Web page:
Sometimes it pays to be tongue-tied. Just ask El Bakan, a 51-1 shot, who finished a surprising third in the 118th Preakness yesterday at Pimlico Race Course.
Labeled the "Panamanian wonder" after winning seven straight races in that country, El Bakan was called "El Floppo" after finishing 18th, 27 lengths behind winning Sea Hero, in the Kentucky Derby two weeks ago.
But owner Robert Perez and veteran trainer Alfredo Callejas, who first joined forces in Argentina 30 years ago, knew this was not the real El Bakan.
"He almost swallowed his tongue halfway through the Derby and couldn't breathe," Callejas said. "[Jockey] Craig Perret had the good sense to pull him up and not cause a serious problem."
Added Perez: "We also drew a horrible post position [19th] in the Derby. It was like trying to steer a cab through New York traffic. Our horse never really had a chance."
But the simple addition of a tongue-tie and an injection of Lasix solved El Bakan's Derby problems, and with a heady ride by Perret, the Kentucky-bred passed second-choice Personal Hope in the stretch to pay $14.60 for a show bet.
"My horse ran a big race today," Perret said. "You had to wonder after the Derby when he made a lot of noise breathing and bled a little. So now, with Lasix, we can see what kind of horse he is.
"I was sitting off Gary Stevens [on Personal Hope]," Perret said. "I wanted to make it look like I was going for the lead to discourage the outside horses. But it turned into a duel with Personal Hope. We hooked in at the quarter pole and dug in and fought. He fired big and proved he belongs with the top 3-year-olds."
For Perez, El Bakan's strong showing capped a highly productiveafternoon at Pimlico. His horse, Senor Speedy, won the $150,000 Budweiser Breeders' Cup Handicap in the eighth race on the card.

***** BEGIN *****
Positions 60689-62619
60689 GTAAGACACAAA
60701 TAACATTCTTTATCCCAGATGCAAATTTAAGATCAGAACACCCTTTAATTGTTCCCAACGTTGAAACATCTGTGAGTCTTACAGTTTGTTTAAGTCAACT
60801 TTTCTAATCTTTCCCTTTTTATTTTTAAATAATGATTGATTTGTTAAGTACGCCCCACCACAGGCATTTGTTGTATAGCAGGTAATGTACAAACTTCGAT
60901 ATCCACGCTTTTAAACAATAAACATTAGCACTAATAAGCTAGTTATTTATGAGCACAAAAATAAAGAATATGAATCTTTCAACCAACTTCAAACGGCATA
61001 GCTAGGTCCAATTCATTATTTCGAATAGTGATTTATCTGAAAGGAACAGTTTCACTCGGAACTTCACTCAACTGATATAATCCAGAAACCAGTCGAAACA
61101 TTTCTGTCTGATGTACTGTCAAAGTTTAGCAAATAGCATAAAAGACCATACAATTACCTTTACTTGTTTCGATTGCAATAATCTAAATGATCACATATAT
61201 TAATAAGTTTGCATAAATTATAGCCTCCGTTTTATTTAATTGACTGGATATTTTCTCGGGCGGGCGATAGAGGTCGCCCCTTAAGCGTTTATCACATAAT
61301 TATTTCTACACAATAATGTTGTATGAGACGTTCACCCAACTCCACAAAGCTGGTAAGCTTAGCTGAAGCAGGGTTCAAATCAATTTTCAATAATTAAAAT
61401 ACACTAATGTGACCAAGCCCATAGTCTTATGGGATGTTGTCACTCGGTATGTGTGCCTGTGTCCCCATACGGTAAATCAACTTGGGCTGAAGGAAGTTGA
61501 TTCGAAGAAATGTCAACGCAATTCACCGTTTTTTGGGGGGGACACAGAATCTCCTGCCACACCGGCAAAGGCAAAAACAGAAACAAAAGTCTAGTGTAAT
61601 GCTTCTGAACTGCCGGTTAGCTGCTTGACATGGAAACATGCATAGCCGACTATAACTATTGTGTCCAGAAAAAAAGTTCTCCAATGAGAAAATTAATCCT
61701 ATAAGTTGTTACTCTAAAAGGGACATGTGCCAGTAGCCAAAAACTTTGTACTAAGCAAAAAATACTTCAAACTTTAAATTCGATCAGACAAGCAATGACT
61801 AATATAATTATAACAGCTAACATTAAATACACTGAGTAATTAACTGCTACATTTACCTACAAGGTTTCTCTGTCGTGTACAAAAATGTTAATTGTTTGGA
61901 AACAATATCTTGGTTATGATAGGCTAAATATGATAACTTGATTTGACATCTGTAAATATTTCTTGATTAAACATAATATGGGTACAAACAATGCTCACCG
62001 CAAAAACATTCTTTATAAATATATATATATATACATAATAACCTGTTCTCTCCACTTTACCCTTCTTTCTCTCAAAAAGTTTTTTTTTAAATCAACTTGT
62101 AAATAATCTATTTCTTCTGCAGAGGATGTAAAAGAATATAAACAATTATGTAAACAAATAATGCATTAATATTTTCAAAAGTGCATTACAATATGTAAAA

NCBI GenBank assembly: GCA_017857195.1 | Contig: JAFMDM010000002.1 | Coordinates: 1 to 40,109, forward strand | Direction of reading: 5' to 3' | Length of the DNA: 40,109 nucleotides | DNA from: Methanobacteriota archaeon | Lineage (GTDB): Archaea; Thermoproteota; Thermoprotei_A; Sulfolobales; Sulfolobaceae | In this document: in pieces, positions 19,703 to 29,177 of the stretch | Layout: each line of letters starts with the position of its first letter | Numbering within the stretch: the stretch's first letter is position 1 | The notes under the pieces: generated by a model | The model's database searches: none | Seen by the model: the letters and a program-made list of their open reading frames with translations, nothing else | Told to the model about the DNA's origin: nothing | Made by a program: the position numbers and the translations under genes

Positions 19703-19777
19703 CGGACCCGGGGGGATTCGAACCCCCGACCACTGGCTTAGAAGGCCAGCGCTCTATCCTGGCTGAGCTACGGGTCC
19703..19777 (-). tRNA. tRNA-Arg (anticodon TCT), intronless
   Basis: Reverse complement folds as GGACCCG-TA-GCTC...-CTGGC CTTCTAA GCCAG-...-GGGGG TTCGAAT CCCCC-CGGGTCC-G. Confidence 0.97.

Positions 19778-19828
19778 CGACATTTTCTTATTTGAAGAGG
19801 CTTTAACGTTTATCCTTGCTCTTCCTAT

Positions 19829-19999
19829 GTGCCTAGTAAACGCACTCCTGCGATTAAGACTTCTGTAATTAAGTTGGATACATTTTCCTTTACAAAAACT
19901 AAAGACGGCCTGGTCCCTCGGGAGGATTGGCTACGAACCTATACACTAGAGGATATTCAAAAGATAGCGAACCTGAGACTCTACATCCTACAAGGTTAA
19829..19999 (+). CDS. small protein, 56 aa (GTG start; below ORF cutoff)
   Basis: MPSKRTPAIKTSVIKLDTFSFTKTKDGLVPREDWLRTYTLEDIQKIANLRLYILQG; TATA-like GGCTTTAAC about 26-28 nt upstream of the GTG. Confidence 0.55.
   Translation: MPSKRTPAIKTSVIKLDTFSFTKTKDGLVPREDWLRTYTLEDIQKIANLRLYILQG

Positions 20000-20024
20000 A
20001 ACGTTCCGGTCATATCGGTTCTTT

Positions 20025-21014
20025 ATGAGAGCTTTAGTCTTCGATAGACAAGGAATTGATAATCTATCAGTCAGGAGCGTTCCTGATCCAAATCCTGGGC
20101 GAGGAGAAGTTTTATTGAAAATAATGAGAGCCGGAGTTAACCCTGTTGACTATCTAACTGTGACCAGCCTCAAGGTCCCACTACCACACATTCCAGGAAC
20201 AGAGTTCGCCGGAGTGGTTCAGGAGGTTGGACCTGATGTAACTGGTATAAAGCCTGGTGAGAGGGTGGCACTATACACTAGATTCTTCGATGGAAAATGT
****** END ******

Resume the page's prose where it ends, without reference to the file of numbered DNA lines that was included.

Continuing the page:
"What a day!" said Perez, a building contractor who left Buenos Aires for the United States in 1959. Four years later, he started importing horses from Argentina for his farm in Otisville, N.Y., an hour from New York City.
Perez purchased El Bakan from a group of Panamanians several months ago for an undisclosed price, but the lack of top-flight opposition in Panama made people skeptical of his record.
"There is a world of difference between how we prepare horses in Panama and the States," said Callejas. "They just don't have as much speed in Panama. We would put El Bakan in the lead, and no one could catch him."
But a more serious test awaits El Bakan in the Belmont Stakes, the longest of the Triple Crown races.
"I have great faith in Callejas," Perez said. "He is very good in developing distance horses. We should not have trouble handling the extra distance in the Belmont. Besides, Belmont Park is like home for us.
"After today's race, Perret told me, 'This is a great horse. And he's ready for the big game.' And yes, I believe he is."
Only El Bakan didn't talk. He was still tongue-tied.